torso of the SaviorThe most striking element of the Byzantine Crucifix is the figure of Christ. It is not the body of a corpse, but of God Himself, incorruptible unto eternity and the source of life, radiating the hope of the Resurrection. He does not hang on the Cross, but rather seems to be supporting it. His hands are not cramped from being nailed to the wood, but rather spread out serenely in an attitude of supplication, which the iconographer has further emphasized by Jesus’ tranquil and gentle expression. This icongraphic Crucifix does not express the brute horror of death by crucifixion, but rather the nobility and gentleness of eternal life.
The figure of our Lord is itself instructive, for He stands upon the cross (the short crossbar beneath His feet was actually a kind of shelf). This indicates that our Lord suffered His passion voluntarily and was at all times the master of life and death. This is also shown by the calm expression on His face and the relaxed attitude of His body.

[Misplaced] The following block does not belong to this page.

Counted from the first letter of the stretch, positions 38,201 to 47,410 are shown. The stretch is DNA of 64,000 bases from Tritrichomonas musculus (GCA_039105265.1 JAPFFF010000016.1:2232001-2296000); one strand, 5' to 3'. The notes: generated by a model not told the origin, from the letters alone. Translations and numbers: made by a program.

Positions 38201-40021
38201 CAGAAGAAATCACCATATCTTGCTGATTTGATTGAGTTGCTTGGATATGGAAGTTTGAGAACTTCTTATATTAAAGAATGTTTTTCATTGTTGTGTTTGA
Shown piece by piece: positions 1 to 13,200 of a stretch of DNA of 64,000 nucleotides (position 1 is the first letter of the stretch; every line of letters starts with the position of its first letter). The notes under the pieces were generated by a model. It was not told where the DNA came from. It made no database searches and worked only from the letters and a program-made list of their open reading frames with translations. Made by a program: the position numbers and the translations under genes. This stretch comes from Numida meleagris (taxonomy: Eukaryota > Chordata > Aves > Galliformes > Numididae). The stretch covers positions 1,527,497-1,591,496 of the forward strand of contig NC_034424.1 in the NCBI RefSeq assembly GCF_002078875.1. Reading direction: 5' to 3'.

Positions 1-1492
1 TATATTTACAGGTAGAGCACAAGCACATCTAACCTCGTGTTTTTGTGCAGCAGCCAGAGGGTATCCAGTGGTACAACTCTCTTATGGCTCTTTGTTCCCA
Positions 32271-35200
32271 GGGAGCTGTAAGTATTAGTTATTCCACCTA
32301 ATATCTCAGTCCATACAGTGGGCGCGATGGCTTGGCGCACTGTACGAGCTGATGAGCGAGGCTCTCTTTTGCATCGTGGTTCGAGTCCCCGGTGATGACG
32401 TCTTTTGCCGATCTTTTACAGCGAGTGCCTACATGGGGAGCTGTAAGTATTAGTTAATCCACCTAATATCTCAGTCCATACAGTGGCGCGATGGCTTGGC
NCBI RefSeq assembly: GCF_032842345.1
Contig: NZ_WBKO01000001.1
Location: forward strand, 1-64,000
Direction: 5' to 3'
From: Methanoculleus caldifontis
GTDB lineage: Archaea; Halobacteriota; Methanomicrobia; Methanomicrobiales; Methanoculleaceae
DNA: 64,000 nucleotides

Sacred imagery from both the Scriptures and holy tradition fill this iconographic Byzantine Crucifix.
Holy NapkinAt the top of the Crucifix we see the Holy Napkin bearing the imprint of our Lord’s face. Tradition tells us that King Agabus of Syria, having heard of the Lord and His miracles and wishing to “see” Him, sent an artist to draw a likeness of Him. However much he tried, the artist could not capture the divine features of the Lord, Who in His compassion took a piece of cloth, pressed it to His face, and miraculously imprinted His likeness thereon. The artist then took this miraculous image to the king, who was cured of leprosy by its very touch. The Holy Napkin at the top of the crucifix thus reminds us of our Lord’s true descent into flesh and His omnipotent power.